Ride-hailing company Lyft has labelled Boston’s plans to introduce a range of additional charges on transport network companies (TNCs) and their customers as “misguided public policy” that is “detrimental to millions of riders and drivers.”
The fee hikes have been proposed by the mayor, Martin Walsh, to better deal with congestion, yet legislation needs to be passed at the state level. Walsh presented the plan to the Massachusetts State House in late July.
Proposals in the bill entitled “An act relative to transportation network company rider assessments” include:
- A passenger charge of 6.25 percent of the total fare for single-occupancy trips and 3 percent of the total fare for shared trips (with half of the revenue going to the district where the miles were driven, and the other half to the Commonwealth [the state] Transportation Fund and MassDevelopment–the state’s economic development and finance agency).
- A TNC charge of US$0.20 per mile for all miles travelled with no passengers during peak hours (with half of the revenue going to the district where the miles were driven, and the other half to the Commonwealth Transportation Fund and MassDevelopment).
All zero-emission vehicles would be exempt from the latter.
Campbell Matthews, Communications Manger at Lyft told Cities Today: “Increasing the cost of ride-sharing could lead to more people driving their own cars, which would increase the number of vehicles on the road. To truly have an impact on congestion, it’s critical that lawmakers apply any proposed solution equally to all vehicles, including personal and commercial.”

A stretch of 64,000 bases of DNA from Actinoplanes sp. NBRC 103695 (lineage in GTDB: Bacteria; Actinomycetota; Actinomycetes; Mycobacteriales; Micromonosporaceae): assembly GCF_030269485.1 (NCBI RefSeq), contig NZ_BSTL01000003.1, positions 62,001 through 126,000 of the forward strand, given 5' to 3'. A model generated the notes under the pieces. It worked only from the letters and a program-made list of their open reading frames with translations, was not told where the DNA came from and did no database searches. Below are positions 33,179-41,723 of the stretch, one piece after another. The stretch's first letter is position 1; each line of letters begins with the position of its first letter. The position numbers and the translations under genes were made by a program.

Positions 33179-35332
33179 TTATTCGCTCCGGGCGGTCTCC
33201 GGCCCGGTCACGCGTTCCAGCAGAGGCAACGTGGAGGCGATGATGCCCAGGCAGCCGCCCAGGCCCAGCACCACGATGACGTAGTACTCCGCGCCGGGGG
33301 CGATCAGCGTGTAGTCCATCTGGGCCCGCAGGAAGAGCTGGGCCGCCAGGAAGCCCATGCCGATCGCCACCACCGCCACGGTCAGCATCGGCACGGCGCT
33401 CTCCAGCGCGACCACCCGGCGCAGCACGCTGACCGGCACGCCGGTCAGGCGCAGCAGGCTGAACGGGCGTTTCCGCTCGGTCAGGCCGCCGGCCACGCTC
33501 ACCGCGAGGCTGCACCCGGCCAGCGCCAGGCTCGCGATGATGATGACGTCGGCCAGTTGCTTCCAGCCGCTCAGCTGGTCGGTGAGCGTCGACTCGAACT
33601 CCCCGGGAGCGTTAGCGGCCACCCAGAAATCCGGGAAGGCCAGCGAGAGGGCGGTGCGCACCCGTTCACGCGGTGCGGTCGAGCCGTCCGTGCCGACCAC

Uber, Lyft and other ride-hailing companies are currently charged US$0.20 per ride under state law. The revenue collected from that fee–approximately US$16 million last year–goes to local governments, the state’s transportation fund and the taxi industry.
Boston alone took in more than half of the money allocated for cities and towns–US$3.5 million of the US$6.5 million raised.
The proposed legislation would mean a US$1.24 cent fee on a US$20 single occupancy ride.
Ana Vivas, Deputy Press Secretary at Mayor Walsh’s office told Cities Today the fare percentage model [6.25 and 3 percent] would “more adequately influence rider behaviour, having a direct impact on consumers’ mode choice”.
The city has stated that the ultimate goal is to increase shared trips and decrease short, single-occupancy trips.
An Uber spokesperson said: “Ride-share vehicles represent a small fraction of cars in Boston and new taxes targeting ride-share customers [will] punish Bostonians who don’t have a car while doing little to invest in much needed improvements to transit.”
In 2018, ride-share companies provided 81.3 million rides in Massachusetts, approximately 25 percent more than in 2017.
Nearly 52 percent of the trips (42.2 million) originated in Boston, an increase of 21 percent over 2017.